During the first full week of April each year, the American Public Health Association (APHA) brings together communities across the United States to observe National Public Health Week as a time to recognize the contributions of public health and highlight issues that are important to improving our nation. Did you know Americans are living 20 years longer than their grandparents’ generation, thanks largely to the work of public health? Still, people in many other high income countries live longer and suffer fewer health issues than we do.  This is the defining challenge of our generation – a challenge that we, the public health community, are uniquely positioned to help overcome. That’s why, National Public Health Week 2016, is rallying around a goal of making the U.S. the Healthiest Nation in One Generation — by 2030. This week highlights the changes that must be made within our health system to realize this goal. Changing our health means ensuring conditions that give everyone the opportunity to be healthy.

Health must be a priority in designing our communities, from healthy housing to parks and playgrounds. Walking and biking must coexist with cars and public transportation. We need lower levels of violence and crime so everyone can safely live, work, learn and play. Support farmers markets and local businesses that value health, such as retailers that don't sell tobacco.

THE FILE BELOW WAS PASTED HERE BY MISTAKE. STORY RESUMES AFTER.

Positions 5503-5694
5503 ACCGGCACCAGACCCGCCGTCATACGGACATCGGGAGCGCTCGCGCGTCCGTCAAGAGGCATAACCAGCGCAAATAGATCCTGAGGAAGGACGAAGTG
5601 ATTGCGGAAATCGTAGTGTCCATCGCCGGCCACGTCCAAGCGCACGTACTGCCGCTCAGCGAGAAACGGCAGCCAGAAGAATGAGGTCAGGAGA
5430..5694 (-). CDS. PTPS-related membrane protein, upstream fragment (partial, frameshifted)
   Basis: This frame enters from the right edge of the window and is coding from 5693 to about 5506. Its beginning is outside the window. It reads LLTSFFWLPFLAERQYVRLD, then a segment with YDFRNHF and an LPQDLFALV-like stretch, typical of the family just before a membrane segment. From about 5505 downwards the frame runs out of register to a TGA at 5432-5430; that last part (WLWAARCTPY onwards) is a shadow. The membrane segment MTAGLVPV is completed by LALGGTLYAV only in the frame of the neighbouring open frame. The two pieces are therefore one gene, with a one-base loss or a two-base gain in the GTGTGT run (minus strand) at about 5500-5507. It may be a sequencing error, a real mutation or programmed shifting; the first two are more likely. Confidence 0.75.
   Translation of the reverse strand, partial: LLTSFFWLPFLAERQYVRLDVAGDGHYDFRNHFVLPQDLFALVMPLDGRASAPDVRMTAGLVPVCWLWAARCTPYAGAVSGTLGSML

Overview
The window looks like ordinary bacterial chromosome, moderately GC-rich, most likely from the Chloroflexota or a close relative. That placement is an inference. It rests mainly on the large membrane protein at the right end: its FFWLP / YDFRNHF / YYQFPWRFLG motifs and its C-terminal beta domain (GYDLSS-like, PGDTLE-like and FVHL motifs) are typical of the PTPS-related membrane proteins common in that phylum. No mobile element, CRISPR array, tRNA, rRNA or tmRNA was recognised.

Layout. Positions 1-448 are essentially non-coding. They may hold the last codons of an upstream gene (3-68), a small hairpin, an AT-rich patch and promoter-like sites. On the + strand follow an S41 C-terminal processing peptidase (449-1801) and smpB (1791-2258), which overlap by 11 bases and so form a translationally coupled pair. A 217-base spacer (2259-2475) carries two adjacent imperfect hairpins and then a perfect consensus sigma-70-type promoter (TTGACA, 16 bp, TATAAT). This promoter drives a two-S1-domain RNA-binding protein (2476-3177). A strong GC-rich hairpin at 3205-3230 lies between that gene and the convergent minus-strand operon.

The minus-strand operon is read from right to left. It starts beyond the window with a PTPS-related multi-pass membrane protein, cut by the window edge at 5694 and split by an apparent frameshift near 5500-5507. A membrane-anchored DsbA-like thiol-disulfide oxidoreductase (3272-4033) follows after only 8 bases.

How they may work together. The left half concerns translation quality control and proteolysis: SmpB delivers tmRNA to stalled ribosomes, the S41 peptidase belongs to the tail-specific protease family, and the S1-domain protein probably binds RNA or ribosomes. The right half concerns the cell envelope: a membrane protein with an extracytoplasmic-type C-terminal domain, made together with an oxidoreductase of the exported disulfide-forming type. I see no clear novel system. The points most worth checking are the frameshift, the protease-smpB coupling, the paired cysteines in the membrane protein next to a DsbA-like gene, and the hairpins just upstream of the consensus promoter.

Education is the leading indicator of good health, giving people access to better jobs, incomes and neighborhoods. Call for policies that start with early school success and lead to higher on-time high school graduation rates. Be a champion for school-based health centers in your local schools. Become a mentor — you can make a difference!

The science is clear: Poverty and poor health go hand-in-hand. It’s time to fix our country’s growing income inequality and the unhealthy stresses it puts on adults and children. Support policies that ensure a living wage and remove barriers that make it harder to advance to higher incomes.

Everyone has the right to good health. We must remove barriers so everyone has the same opportunity to improve their lives and their health. Speak out against racism and an unequal criminal justice system. Demand a fair allocation of community resources. Fight against the trend of growing voter restrictions. Everyone needs a voice in improving our communities.